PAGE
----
Then the curtain dropped, the stage started to burn (I don’t mean run run its on fire burn) and then Alice Cooper appeared singing “The Black Widow”. I had chills going down my spine. The stage hands (people dressed up not just giant hands) worked well with the scary stage sets and the whole feeling. These little extras just made the show that little bit more special. During the show there were some amazing drum and guitar solos as if dead rock stars had come on stage to rock everyone’s brains.
As I was stood there watching Alice Cooper play live in front of my eyes I have to admit I was kind of wondering two things. One, I really should have put more padding in my shoes and, two, is he going to sing “Feed my Frankenstein”??? Well are you??? Please??? Then finally after 10 songs it starts.
That beginning riff, the sound, the lights and then finally a giant floating list on a scroll appears in front of me with the title “Bucket List” and giant red tick appears next to “watch Alice Cooper live play ‘Feed my Frankenstein'”. And wow Alice Cooper did not let me down. You could literally feel the energy coming off the stage. During the show Alice sang covers from some of his fallen comrades with banners at the back of the stage, which I felt was a great touch and showed how much he missed his friends. Not many, if any, artists would do that during their big show.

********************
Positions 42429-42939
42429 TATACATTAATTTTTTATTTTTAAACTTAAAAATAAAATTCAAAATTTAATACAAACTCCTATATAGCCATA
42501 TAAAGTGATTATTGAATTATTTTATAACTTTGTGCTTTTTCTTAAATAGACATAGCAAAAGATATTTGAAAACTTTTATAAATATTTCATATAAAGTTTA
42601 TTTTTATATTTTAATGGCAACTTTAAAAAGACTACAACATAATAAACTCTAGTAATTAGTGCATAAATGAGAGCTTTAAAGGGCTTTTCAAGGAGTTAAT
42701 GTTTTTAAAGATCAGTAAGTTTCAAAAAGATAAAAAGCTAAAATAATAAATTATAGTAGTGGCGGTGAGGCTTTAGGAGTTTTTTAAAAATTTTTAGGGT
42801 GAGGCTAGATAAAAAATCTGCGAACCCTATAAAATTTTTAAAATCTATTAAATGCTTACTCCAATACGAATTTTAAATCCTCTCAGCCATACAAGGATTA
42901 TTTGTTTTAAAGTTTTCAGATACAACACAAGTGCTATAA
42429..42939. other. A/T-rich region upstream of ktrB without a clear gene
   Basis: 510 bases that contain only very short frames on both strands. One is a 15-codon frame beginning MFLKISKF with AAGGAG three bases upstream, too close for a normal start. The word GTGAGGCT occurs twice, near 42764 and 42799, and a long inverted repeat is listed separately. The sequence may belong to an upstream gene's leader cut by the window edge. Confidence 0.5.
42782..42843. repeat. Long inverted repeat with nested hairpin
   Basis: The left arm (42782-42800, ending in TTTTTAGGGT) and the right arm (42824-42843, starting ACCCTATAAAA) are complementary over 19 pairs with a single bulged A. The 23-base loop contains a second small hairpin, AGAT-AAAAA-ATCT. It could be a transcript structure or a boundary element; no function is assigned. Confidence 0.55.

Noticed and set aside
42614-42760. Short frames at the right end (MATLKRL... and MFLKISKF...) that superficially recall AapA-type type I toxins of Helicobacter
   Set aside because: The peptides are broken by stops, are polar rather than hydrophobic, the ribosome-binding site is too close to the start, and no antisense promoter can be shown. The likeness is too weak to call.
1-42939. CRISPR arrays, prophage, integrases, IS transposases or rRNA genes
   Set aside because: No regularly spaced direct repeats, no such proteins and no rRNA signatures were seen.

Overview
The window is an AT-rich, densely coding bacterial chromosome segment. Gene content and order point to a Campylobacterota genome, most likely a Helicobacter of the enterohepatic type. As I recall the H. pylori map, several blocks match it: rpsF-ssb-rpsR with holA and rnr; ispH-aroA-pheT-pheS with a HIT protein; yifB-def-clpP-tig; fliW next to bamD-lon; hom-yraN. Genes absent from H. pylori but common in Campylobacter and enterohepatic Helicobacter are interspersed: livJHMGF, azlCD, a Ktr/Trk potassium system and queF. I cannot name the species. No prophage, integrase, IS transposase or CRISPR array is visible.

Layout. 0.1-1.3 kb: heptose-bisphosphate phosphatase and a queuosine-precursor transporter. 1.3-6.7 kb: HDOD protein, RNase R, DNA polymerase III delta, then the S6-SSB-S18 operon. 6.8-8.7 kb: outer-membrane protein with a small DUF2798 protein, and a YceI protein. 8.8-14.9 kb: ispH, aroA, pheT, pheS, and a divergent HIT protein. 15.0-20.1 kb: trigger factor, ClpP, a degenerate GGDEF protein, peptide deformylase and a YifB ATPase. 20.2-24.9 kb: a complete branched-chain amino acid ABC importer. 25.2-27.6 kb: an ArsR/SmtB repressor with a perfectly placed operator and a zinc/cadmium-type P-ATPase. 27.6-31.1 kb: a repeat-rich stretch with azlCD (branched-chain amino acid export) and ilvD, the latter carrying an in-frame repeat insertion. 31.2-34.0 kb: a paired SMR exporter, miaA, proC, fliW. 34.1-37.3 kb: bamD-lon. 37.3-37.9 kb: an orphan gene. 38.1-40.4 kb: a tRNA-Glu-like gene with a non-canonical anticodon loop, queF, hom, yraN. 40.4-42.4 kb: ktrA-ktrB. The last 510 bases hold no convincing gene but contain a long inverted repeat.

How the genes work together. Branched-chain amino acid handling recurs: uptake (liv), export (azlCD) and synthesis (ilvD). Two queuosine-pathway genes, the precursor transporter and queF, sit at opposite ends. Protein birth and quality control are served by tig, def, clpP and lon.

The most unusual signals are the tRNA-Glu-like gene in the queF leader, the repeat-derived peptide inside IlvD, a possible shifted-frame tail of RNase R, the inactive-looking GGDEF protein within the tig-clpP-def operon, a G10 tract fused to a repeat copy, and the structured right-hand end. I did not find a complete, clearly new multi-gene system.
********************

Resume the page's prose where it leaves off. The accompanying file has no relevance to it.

Then all too soon the end of the show came to pass. But what better way to finish a show than to play “School’s Out”! There were bubbles coming off the stage, balloons with confetti in them that burst because when they came near the stage Alice would pop them. There was a really party feeling and then all too soon it was all over.
But what a show. I have worked with a number of bands, I have been backstage, on the stage, in with the crowd whilst shows were going on. But that has to be one of if not the best gig I have ever seen. What more could you want? Amazing tunes, fantastic showmanship, unbelievable musicians, great stage sets and effects. Everything you could want was there.
Basically if you get the chance go see Alice Cooper live. Not just because I am a fan (can you guess) but because the man is a true entertainer.
1. The Black Widow
2. No more Mr. Nice Guy
3. Under my Wheels
4. Public Animal #9
5. Is it my Body
6. Billion Dollar Babies
7. Long Way to Go
8. Woman of Mass Destruction
10. Halo of Flies
11. Feed my Frankenstein
12. Cold Ethyl
13. Only Woman Bleed
15. Ballard of Dwight Fry
17. I Love the Dead
18. Pinball wizard (The Who cover)
19. Fire (Jimi Hendrix cover)
20. Suffragette City (David Bowie cover)
21. Ace of Spades (Motorhead cover)
22. I’m Eighteen
23. School’s Out
Encore – Elected